Detroit (22-41) seems enamored with Rodney Stuckey and it has shooting guard Richard Hamilton signed for three more years and $38 million. Washington (21-39) still has to resolve the Gilbert Arenas situation, but it seems general manager Ernie Grunfeld may have a tough time getting rid of him, thereby posing an issue if the Wizards wanted Wall at the point.
Philadelphia (23-39) has two young prospects at point in Lou Williams (whom management is high on) and rookie Jrue Holiday. While Wall could earn a spot in front of either, Philly would then have trouble finding time for Williams because swingman AndreIguodala plays a lot of shooting guard.
The Clippers (25-38) have point guard Baron Davis on the books for three more years and $42 million, and his trade value has plummeted now that teams have seen his work ethic and health history. They also have second-year shooting guard Eric Gordon, who is averaging 17.2 points.
The Hornets (31-32) have a guy named Chris Paul, who has two more years (plus a player option) on his lucrative extension. His backup, the rookie Collison, has been a surprise, averaging 19.0 points and 8.3 assists in his 24 starts while filling in for the injured Paul.
The Rockets (31-31) have Aaron Brooks, who earned All-Star consideration this season and is averaging 19.9 points and 5.2 assists in his first year as a full-time starter. And newly acquired Martin, who is averaging 20.8 points, is tied up for three more years at shooting guard.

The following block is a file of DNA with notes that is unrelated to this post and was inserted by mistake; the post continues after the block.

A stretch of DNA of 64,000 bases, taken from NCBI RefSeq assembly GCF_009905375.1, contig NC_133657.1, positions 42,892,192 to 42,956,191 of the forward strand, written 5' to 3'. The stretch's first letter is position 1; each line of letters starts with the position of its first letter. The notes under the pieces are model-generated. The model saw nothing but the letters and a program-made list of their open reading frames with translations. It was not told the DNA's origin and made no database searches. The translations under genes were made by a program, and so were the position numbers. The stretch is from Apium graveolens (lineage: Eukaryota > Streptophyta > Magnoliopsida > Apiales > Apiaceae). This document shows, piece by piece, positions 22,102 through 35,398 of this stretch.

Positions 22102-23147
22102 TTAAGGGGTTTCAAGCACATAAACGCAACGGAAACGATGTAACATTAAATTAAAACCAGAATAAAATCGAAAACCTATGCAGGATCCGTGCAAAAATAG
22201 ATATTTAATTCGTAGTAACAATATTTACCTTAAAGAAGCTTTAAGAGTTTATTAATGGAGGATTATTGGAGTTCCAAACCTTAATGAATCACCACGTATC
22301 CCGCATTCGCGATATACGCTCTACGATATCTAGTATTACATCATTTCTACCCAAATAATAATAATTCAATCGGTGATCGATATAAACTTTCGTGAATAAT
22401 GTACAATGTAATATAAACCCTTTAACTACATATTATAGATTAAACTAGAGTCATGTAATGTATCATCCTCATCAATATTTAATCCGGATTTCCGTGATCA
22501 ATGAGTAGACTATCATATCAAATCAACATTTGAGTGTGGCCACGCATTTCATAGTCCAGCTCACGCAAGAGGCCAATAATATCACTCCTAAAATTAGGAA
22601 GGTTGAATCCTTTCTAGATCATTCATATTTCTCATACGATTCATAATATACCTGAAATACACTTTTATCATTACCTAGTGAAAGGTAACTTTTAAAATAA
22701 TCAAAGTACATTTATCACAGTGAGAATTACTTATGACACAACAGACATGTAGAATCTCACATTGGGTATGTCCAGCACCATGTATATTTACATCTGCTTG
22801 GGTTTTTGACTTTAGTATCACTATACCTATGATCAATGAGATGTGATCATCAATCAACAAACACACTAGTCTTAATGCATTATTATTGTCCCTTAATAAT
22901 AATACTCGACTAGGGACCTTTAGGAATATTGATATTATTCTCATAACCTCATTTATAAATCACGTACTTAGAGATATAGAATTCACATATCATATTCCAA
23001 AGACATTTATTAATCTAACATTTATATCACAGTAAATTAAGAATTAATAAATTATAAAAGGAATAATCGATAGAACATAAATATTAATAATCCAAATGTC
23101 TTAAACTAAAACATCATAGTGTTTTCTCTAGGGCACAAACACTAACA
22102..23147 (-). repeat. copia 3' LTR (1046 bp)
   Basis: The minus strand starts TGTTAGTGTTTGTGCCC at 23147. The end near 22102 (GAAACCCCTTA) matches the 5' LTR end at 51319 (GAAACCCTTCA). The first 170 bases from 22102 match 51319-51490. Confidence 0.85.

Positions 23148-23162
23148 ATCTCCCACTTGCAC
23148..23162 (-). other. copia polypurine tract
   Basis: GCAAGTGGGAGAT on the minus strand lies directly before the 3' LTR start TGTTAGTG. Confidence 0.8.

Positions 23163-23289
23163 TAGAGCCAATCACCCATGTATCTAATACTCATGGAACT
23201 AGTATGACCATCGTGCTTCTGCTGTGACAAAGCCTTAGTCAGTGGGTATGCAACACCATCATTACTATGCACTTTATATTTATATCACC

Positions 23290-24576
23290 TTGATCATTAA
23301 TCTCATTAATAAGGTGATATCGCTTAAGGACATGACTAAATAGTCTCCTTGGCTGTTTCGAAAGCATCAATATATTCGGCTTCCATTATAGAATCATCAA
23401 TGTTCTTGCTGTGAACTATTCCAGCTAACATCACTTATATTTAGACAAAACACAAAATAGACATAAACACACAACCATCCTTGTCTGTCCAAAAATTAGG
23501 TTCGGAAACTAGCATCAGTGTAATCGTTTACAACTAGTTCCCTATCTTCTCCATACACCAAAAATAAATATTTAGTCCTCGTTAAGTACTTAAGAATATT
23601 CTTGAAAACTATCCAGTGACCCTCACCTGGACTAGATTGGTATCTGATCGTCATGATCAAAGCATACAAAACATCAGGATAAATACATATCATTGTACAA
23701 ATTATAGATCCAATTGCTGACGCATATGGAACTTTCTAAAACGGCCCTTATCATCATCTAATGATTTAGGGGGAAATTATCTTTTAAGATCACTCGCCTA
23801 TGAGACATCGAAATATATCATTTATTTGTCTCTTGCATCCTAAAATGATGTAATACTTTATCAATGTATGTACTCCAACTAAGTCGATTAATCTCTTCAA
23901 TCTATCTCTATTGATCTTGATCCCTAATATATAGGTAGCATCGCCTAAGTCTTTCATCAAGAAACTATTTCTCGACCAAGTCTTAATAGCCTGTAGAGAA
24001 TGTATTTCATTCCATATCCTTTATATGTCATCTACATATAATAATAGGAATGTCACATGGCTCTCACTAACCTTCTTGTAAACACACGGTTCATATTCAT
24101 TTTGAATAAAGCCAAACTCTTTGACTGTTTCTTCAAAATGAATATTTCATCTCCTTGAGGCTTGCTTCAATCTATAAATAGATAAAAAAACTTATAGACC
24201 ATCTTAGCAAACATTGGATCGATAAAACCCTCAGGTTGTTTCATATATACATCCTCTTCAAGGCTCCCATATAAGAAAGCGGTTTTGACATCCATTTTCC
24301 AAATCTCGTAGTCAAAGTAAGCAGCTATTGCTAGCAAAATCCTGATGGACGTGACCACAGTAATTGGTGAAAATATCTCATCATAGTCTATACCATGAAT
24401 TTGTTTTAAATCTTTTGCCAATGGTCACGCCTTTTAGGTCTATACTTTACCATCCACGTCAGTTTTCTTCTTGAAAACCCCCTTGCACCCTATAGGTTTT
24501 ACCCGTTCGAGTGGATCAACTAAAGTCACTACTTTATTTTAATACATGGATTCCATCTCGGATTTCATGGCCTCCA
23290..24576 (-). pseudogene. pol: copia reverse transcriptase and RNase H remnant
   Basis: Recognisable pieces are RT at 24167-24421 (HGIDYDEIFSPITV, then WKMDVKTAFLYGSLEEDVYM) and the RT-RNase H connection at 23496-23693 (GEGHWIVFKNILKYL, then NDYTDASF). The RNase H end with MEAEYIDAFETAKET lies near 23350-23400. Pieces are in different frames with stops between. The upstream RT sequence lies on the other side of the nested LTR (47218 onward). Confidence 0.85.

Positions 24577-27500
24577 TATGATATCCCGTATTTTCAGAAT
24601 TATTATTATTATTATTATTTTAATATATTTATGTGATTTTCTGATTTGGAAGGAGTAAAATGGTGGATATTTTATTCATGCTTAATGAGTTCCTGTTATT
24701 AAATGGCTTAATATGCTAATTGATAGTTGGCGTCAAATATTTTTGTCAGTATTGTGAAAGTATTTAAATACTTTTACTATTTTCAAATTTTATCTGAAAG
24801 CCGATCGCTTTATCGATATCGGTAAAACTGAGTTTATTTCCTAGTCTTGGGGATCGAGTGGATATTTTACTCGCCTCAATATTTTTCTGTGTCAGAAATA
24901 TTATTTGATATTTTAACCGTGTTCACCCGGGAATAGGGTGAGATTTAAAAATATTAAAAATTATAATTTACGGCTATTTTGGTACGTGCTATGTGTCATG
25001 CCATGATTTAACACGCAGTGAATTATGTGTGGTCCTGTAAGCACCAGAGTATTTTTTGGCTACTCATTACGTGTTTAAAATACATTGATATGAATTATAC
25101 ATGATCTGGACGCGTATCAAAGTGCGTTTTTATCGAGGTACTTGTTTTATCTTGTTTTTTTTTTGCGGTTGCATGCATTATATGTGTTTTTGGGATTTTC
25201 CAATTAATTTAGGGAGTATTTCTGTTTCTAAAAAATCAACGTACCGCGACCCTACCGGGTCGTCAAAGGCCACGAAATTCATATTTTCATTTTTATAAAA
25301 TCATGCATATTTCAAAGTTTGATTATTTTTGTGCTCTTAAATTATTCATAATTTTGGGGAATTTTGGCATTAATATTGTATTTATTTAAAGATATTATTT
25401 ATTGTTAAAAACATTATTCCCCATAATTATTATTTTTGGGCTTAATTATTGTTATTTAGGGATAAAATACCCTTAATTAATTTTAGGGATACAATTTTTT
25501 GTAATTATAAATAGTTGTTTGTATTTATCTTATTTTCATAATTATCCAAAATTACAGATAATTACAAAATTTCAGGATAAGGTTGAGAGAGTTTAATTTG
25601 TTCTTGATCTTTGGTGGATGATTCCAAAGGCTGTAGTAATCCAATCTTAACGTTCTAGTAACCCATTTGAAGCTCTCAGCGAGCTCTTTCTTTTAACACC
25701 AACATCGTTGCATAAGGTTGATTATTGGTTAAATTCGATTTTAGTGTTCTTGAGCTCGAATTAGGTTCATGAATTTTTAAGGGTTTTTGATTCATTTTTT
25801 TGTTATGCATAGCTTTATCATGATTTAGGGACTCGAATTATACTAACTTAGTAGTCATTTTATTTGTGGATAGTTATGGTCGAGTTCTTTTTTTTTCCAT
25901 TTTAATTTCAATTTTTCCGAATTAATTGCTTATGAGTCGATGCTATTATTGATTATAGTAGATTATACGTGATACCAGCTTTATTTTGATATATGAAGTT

Charlotte could be a match for Wall because Raymond Felton will become an unrestricted free agent. However, like the Hornets and Rockets, the Bobcats (30-31) are on track to win about 40 games without the postseason, making them extreme longshots to secure the top pick in the weighted lottery. Same with the Bulls (31-31), yet another team that would have duplication in the backcourt if it slipped into the lottery and won the whole thing. Chicago overcame long odds to win the 2008 lottery and earn the right to select Derrick Rose, the Rookie of the Year last season and an All-Star this season.
As of now, it seems the best fit for Wall would be the free-falling Pacers (20-43), though coach Jim O'Brien isn't known for developing younger players. Of course, if O'Brien were to be dismissed, that could create a better environment for someone like Wall.